Additional Comments from Senator Glenn Sterle

Additional Comments from Senator Glenn Sterle

1.1        There is no doubt that there remains concern amongst some export certification users about the move to new cost recovery arrangements, in particular for horticulture exporters and some exporters of meat products.

1.2        Some of the evidence in this report is superseded by agreements between the Minister and export user groups.

1.3        For example:

Mr Tehan: Those on the other side may laugh, but I would like to highlight that the coalition has once again played a very constructive and positive role in producing an outcome, in this instance, for the meat industry. I would like to especially recognise the member for Calare for the role that he has played in bringing about this positive outcome.

1.4        In addition to this progress between the hearings of this inquiry, I also note that since the committee hearing on 29 November 2011, regulations have been made and registered on the Federal Register of Legislative Instruments that will implement the Minister’s agreement with the Grains Ministerial Task Force and set the framework for implementing an arrangement with the Seafood Ministerial Task Force.

1.5        These developments indicate that the Minister and his department are committed to working with industries on improving service delivery and achieving efficiency. They also indicate that the Government and industry progress on these issues is happening in real time – with progress before and after the hearings.

1.6        The Minister’s correspondence to the Australian Horticulture Exporters Association of 5 December 2011 and copied to this inquiry noted that the “Government has demonstrated its willingness to support the process and the industries going through transition”.

1.7        I also note witness statements, cited in this report about a Government undertaking to commission a report into the “legitimate costs of government”. Correspondence tabled in this inquiry from the then Minister (Burke) refers to a research project which is now published on the department’s website.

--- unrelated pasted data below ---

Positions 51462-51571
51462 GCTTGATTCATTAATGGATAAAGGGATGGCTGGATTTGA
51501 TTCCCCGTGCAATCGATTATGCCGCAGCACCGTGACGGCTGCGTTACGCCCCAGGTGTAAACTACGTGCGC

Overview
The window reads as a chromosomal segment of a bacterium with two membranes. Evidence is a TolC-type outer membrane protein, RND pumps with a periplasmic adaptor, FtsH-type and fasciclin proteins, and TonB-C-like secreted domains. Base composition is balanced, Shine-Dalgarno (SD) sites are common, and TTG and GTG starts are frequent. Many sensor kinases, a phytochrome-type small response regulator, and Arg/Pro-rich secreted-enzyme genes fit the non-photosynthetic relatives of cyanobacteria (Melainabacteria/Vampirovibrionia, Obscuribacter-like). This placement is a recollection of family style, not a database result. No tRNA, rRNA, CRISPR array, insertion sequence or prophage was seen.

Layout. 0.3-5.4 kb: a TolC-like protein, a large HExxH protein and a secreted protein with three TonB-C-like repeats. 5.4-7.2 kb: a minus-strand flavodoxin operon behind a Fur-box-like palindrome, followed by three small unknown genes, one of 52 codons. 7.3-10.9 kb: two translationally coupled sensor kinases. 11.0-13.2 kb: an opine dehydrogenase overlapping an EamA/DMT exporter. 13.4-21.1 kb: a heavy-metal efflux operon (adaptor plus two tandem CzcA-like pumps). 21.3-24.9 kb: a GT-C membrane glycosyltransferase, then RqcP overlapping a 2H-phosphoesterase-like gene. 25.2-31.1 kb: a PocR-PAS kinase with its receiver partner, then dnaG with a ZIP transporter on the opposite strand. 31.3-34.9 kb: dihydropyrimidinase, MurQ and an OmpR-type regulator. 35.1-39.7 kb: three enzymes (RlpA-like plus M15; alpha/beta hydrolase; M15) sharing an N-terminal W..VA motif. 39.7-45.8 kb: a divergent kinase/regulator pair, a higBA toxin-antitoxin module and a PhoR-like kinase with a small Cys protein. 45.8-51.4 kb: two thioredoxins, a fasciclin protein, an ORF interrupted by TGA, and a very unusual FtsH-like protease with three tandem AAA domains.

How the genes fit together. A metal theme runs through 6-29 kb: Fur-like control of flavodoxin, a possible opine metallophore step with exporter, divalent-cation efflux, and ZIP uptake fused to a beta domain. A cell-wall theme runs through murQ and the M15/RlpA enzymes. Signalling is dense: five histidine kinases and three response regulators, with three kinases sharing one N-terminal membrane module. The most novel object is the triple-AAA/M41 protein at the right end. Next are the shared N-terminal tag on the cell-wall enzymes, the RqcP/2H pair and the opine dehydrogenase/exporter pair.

On the recommendations:

1.8        The evidence presented to the committee from those involved in the process indicates that AQIS can do better in its engagement with export user groups. I broadly support the recommendations as they are relevant to the AQIS consultation framework but note the disparity between the results achieved by different export commodity groups in their interaction with essentially the same personnel that warrants further consideration by AQIS and industry alike.

1.9        I do not support Recommendation 3. It is not appropriate to use a “one size fits all” approach for multiple certifications. The Government has already shown that it is committed to working with industries regarding the costs of Health and Halal Certificates.

1.10      I do not support Recommendation 4 (retaining the 40% rebate for AQIS export certification functions). Retaining the 40% rebate in perpetuity will not provide a driver for an agreed reform position. As indicated by the Minister’s correspondence, copied to this inquiry, the Government has demonstrated its willingness to provide transitional assistance where reforms are agreed. Evidence provided by the Department of Agriculture, Fisheries and Forestry indicating that the Government is considering further assistance to the smaller meat processors confirms the Minister’s position.

 

Senator Glenn Sterle
Deputy Chair
Australian Labor Party

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